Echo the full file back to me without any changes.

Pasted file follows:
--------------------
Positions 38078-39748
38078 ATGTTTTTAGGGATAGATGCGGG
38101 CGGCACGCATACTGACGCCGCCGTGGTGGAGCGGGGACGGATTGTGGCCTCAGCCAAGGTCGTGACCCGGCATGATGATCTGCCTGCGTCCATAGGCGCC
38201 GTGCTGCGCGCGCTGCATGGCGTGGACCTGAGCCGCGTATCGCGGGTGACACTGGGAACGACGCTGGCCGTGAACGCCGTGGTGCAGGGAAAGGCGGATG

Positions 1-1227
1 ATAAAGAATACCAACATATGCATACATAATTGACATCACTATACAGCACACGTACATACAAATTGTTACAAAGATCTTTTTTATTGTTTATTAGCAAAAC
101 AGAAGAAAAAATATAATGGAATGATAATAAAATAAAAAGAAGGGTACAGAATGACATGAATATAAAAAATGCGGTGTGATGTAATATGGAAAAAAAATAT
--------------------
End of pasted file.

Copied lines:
Positions 38078-39748
38078 ATGTTTTTAGGGATAGATGCGGG
38101 CGGCACGCATACTGACGCCGCCGTGGTGGAGCGGGGACGGATTGTGGCCTCAGCCAAGGTCGTGACCCGGCATGATGATCTGCCTGCGTCCATAGGCGCC
38201 GTGCTGCGCGCGCTGCATGGCGTGGACCTGAGCCGCGTATCGCGGGTGACACTGGGAACGACGCTGGCCGTGAACGCCGTGGTGCAGGGAAAGGCGGATG

Positions 1-1227
1 ATAAAGAATACCAACATATGCATACATAATTGACATCACTATACAGCACACGTACATACAAATTGTTACAAAGATCTTTTTTATTGTTTATTAGCAAAAC
101 AGAAGAAAAAATATAATGGAATGATAATAAAATAAAAAGAAGGGTACAGAATGACATGAATATAAAAAATGCGGTGTGATGTAATATGGAAAAAAAATAT